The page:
Taxpayers in Vermont may end up paying twice for corporate subsidies: once to the company for creating jobs and then a second time through public assistance to workers at subsidized companies making below the state’s living wage.
In early June Vermont Governor Peter Shumlin signed a bill that lowers the wage standard in qualifying regions for its primary subsidy program, the Vermont Employment Growth Incentive (VEGI). Qualifying regions are defined as those labor market areas (LMAs) where the average annual unemployment rate is higher than the state’s. This encompasses 16 out of Vermont’s 20 labor market areas. In these areas wage standards were lowered to 140% of minimum wage, or $12.81 per hour at the current minimum wage of $9.15.
For the remaining four LMAs the wage standard remains at 160% of the minimum wage, or $14.64 an hour. Vermont’s minimum wage is scheduled to increase in stages over the next three years, up to $10.50 in 2018.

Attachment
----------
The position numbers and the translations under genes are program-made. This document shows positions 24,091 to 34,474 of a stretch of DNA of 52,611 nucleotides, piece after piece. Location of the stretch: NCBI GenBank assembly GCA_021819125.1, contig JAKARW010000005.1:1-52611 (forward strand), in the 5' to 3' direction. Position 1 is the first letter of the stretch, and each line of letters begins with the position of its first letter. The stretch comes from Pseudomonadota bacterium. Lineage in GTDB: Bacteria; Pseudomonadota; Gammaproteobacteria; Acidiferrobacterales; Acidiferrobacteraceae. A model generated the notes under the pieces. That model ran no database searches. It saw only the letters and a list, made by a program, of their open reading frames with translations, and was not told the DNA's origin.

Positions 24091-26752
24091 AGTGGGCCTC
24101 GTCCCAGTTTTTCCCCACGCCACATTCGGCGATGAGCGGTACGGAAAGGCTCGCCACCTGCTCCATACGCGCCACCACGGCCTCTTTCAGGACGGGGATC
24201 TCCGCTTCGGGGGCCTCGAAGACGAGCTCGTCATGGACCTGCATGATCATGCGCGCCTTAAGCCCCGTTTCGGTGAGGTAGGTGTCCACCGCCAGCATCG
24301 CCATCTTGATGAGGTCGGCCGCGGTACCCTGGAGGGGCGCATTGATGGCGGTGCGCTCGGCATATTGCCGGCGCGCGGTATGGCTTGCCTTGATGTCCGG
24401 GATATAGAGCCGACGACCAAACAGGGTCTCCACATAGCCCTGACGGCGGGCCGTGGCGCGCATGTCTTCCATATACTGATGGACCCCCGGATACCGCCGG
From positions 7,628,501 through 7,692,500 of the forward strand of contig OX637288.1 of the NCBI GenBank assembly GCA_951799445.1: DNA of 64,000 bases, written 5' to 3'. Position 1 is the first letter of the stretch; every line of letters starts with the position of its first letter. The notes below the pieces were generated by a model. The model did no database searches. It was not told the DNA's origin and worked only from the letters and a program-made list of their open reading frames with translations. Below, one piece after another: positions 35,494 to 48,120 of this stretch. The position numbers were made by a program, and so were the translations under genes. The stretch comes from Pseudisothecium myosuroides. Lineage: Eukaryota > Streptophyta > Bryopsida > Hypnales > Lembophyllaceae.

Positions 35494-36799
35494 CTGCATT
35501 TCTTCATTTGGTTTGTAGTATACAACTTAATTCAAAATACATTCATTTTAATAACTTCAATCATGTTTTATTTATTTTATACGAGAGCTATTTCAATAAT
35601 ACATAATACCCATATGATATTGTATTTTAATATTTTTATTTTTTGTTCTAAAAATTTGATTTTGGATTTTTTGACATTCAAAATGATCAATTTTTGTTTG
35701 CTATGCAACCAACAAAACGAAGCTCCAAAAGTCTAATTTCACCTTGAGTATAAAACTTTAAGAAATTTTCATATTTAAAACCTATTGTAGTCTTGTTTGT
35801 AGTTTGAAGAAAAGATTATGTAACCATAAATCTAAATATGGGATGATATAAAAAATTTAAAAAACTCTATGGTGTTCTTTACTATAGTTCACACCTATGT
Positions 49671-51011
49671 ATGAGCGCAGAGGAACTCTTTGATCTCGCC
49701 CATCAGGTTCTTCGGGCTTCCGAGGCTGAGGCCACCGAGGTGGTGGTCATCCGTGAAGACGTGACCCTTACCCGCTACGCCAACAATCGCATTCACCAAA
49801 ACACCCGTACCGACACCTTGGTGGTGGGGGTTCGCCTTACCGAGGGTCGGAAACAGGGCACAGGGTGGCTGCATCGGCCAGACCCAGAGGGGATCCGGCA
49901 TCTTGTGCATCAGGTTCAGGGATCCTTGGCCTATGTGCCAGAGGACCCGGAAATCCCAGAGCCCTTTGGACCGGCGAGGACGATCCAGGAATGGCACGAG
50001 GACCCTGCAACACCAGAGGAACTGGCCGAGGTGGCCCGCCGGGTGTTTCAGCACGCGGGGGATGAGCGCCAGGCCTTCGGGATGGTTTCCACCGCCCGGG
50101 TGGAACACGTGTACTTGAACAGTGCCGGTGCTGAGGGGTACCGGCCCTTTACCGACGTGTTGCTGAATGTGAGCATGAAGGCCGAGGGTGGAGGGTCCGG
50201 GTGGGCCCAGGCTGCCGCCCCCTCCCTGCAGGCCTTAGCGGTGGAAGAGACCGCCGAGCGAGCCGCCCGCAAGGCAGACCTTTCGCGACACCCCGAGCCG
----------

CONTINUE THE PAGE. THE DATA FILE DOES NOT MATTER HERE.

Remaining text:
This is a shift from the governor’s original proposal to lower the wage threshold to $13/hr – the living wage as established by the VT Joint Fiscal Office – across the entire state. The lower wage threshold as passed was part of a compromise which involved scrapping a provision that would have lowered job creation standards for manufacturing companies.
The bill also authorizes subsidy awards in excess of the threshold established by the standard net fiscal benefit test to businesses locating in high unemployment areas. Additionally it allows VEGI recipient businesses to apply for an extension if they believe they will not meet their job targets in the first two years of the award period.
These are precisely the kinds of changes that over time can shift a program away from its original targeted purpose, diluting its impact and turning it into a windfall for low-road employers.